But believe it or not, after a few years, I did ditch the stage fright. And learning to play with a group was a big part of that change.
During my junior year of high school, Wendy encouraged me to audition for a local youth orchestra. Since my school didn’t have a music program, I had had very little experience playing in groups, but I decided to give it a shot.
The fear factor definitely came with me to auditions. My hands were shaking so much that the conductor stopped me and asked if I was okay. But somehow, I made the cut–and at that first rehearsal, I totally fell in love with playing in groups.
Instead of focusing on the soloists, orchestra focused on the unit. We were taught to listen for each other and to play our parts well while remaining sensitive to the dozens of other melodies happening around us. I made great friends who also loved music–some with way more talent than me and some who were just getting started in the music world.
But most importantly, playing in a group gave me, the shy musician, a chance to fade into the background and actually take in the music.
Private lessons were great, but the focus was always Haleigh front and center. Orchestra wasn’t about me; it was about playing something beautiful and working together to make it sound great.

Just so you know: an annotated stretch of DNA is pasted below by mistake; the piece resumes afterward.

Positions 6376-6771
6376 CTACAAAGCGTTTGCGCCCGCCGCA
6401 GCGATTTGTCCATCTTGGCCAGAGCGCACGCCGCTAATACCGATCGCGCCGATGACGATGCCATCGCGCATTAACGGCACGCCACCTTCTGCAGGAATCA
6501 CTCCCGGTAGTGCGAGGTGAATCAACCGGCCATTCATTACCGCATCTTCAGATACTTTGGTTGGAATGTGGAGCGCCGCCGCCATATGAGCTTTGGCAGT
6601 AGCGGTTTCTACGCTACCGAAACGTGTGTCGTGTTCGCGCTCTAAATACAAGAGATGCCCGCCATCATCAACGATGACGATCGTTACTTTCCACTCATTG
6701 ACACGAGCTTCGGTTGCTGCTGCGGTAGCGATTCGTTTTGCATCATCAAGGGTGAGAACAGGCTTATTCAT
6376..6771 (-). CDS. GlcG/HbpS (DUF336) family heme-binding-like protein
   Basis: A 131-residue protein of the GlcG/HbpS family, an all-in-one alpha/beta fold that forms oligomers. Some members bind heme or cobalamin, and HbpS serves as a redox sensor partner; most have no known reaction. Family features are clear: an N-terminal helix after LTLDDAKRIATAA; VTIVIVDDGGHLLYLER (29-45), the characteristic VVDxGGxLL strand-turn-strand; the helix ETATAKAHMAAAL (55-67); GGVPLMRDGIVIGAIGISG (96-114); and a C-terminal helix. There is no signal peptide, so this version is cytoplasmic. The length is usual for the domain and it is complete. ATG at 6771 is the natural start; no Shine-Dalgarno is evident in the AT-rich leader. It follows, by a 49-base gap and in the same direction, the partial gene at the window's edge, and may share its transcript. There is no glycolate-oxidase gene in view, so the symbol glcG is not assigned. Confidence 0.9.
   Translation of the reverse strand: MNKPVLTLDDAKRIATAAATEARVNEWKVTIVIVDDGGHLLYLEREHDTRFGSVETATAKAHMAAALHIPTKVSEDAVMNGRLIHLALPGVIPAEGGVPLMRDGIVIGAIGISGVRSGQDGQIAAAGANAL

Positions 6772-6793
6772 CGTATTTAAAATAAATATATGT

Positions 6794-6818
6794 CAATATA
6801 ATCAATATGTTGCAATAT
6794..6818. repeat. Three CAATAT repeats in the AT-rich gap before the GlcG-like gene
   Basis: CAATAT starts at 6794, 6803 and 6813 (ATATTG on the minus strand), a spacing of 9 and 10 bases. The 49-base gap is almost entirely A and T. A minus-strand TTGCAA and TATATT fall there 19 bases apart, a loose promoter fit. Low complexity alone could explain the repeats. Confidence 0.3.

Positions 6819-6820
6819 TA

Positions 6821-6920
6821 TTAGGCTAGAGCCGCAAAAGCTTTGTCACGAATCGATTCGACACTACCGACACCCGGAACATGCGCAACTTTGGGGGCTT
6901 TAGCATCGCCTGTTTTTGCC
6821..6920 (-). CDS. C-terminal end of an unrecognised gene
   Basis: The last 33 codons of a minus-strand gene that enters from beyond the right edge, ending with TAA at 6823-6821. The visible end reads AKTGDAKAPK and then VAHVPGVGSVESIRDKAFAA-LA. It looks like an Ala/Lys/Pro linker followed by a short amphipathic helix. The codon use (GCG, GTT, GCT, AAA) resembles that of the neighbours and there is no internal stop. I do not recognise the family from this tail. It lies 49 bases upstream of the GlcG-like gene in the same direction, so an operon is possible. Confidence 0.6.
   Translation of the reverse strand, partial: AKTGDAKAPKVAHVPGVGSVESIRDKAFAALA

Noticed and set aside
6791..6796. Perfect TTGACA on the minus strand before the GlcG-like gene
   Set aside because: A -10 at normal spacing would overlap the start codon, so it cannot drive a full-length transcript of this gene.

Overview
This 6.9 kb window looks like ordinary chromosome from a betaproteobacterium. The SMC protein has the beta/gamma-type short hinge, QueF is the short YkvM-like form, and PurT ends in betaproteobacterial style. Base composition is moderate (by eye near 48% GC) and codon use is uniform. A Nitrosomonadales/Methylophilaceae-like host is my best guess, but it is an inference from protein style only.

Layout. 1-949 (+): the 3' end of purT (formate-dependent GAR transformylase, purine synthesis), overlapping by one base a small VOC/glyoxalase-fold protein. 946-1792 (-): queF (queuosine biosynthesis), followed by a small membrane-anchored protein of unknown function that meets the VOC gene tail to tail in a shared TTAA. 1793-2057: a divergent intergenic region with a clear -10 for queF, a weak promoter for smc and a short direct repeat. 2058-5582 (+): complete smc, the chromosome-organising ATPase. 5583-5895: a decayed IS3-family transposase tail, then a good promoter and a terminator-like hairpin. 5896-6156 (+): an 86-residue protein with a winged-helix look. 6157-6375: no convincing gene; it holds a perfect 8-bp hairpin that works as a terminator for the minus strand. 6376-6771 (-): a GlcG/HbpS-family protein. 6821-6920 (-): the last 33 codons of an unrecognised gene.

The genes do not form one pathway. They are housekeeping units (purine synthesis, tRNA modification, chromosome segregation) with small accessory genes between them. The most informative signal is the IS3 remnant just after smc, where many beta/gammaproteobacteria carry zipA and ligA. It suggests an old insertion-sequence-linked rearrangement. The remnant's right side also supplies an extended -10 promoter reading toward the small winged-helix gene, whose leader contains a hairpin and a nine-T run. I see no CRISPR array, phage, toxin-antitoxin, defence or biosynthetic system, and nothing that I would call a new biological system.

Today, I continue to play in a local orchestra. I’ve been a member of Immaculata Symphony for seven seasons, and it continues to be something I truly enjoy. I also play in a number of other settings, including for weddings and at my church–and yes, I play alone.
And the best part is, as I grew more comfortable in my group setting, I stopped “getting scared” of performing solo. Playing in a group gave me a new appreciation for music itself–and now, instead of thinking of people staring at me, I can play for my own enjoyment, no matter who is watching or who is standing beside me.
AT LEARNING ALLEGRO, WE OFFER GROUP CLASSES FOR ALL AGES. FOR MORE INFORMATION, CHECK OUT OUR WEBSITE.
Although most of the lessons we teach at Learning Allegro are one-on-one with students, we get questions from time to time about group classes (which yes, we do teach). Are there any benefits to putting your child in a group setting to learn an instrument? […]
I’ve decided to start a new adventure–and no, it’s not another instrument.
Every musician has a friend who says, “I used to play…” or “I wish I could learn…” And at Learning Allegro, our response is always the same: “You can still learn,” or my personal favorite, “You aren’t dead yet!”
I guess if I can encourage others to step out of their comfort zone into the world of music, then I should put down the violin for a few minutes to step outside of my comfort zone and into the world of blogging.
The Music Room is my attempt to share the collective knowledge of the teachers at Learning Allegro, my music school. I’m sure there will be funny anecdotes (or stories of frustration) along the way, but music is my first love. It is my passion. I hope I’m able to share that love with some of you.